State adds to reputation as nation's trailblazer for laws

Jessica Brice The Associated Press
Thursday September 26, 2002


SACRAMENTO — California has enacted first-in-the-nation laws this year on family leave, auto emissions and stem-cell research, lending credence to the saying that wherever America is going, California will get there first. 

California rivals Washington, D.C., as an epicenter of change because of its size (34.5 million people, more than any other state) and economic clout (sixth-largest economy in the world, with a gross state product of $1.3 trillion). 

Lawmakers elsewhere look at California laws for direction. 

“If it works in California, it is likely to work in states throughout the country,” said Larry Sabato, director of the University of Virginia Center for Politics in Charlottesville, Va. “The states are the laboratories for democracy, and California is the chief laboratory.” 

When the state passed the nation’s first “lemon law” in 1982 to protect consumers who buy cars with serious defects, the measure became the model for similar laws in all 50 states. California enacted the nation’s first ban on assault weapons in 1989; it was quickly adopted in six other states and led to a federal ban in 1994. California’s 1970 Clean Air Act is still the toughest in the nation.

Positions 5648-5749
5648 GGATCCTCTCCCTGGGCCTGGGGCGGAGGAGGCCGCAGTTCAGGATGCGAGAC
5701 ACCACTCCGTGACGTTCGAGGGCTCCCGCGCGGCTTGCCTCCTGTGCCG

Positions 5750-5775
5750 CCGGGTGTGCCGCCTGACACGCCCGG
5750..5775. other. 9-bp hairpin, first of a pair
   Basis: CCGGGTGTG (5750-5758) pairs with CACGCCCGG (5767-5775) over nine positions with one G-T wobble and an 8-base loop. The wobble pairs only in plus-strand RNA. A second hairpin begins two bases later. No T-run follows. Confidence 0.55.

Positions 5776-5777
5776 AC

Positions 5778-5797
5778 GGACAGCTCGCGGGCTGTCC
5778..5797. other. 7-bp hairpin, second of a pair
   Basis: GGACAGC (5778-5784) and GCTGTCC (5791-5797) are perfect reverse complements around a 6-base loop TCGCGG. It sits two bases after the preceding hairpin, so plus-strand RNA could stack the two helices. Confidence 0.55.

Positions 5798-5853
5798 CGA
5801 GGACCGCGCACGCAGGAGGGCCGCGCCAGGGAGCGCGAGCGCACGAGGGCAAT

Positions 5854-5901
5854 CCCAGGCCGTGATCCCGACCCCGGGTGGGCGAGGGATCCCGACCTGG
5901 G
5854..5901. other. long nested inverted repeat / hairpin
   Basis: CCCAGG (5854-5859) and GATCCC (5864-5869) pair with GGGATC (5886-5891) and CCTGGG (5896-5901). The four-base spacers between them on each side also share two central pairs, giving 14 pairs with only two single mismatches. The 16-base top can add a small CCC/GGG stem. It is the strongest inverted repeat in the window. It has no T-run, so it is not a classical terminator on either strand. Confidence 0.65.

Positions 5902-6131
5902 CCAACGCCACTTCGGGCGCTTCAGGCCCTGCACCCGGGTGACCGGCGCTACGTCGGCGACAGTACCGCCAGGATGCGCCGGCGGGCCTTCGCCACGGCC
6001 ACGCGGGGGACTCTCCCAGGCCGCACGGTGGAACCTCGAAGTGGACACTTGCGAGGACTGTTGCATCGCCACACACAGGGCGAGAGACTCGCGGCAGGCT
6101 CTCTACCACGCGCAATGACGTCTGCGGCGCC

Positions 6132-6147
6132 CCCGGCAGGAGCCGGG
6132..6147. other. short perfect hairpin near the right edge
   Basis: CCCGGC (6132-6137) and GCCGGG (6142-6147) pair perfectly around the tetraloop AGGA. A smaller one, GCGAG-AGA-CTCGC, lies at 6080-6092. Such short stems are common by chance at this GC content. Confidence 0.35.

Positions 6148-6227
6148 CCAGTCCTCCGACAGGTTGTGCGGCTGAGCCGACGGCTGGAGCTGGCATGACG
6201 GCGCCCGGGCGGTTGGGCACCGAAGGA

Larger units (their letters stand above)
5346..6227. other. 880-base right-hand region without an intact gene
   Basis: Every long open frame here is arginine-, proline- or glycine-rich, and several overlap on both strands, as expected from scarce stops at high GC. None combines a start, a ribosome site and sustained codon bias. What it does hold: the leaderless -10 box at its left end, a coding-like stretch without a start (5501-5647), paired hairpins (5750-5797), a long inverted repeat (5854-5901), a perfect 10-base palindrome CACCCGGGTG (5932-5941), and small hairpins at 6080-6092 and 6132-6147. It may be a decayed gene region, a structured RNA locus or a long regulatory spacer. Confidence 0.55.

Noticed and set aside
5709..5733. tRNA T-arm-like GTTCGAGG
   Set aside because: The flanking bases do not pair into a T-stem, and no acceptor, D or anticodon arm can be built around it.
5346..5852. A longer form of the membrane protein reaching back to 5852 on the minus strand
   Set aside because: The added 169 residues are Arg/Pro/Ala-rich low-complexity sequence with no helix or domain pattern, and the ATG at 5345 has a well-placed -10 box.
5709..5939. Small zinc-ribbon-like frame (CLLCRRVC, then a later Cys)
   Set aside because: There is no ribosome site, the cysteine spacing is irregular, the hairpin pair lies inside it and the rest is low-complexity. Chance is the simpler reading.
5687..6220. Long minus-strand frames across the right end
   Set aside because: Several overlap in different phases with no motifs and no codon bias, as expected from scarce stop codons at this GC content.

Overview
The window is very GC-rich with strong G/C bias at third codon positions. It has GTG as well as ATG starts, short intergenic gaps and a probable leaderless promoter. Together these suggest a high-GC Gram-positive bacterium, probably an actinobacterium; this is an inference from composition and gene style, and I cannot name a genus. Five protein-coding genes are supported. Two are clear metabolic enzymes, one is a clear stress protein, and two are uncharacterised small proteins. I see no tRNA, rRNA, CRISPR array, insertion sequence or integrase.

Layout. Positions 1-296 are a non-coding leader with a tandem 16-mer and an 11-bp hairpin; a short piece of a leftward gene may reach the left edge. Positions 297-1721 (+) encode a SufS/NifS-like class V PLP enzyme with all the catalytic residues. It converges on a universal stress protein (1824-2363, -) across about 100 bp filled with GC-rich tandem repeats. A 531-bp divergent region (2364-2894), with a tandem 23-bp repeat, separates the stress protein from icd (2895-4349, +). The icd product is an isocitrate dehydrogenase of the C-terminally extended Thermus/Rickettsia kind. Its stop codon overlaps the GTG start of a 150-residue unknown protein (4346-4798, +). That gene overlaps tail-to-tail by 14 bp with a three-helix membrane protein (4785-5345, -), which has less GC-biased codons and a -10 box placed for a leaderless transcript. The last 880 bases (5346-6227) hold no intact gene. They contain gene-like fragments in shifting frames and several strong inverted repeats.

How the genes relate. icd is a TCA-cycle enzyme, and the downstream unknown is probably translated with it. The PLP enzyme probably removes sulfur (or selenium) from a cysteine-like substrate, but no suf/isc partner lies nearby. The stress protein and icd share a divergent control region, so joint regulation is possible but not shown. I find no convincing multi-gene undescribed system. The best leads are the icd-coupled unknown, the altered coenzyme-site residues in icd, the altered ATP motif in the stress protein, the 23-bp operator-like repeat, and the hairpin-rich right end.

National firsts in California this year include a law explicitly allowing embryonic stem cell research, the country’s toughest auto emissions laws and a requirement that 20 percent of the state’s power come from renewable energy sources by 2017. 

Earlier this week, Gov. Gray Davis signed the nation’s first comprehensive paid family leave law, which allows workers to leave their job for up to six weeks at 55 percent pay to care for a newborn, newly adopted child or sick family member. 

Also, the gun control movement successfully pushed a measure this year making California the first state to repeal gun manufacturers’ special immunity against lawsuits. Davis is expected to sign the bill this week. 

“What we do here has tremendous impacts both in the message we send and its immediate impact on the health and safety of a large group of Americans,” said Luis Tolley of the Brady Campaign to Prevent Gun Violence. 

Because of California’s reputation as a liberal state, it often attracts interest groups that can’t get what they want from Congress.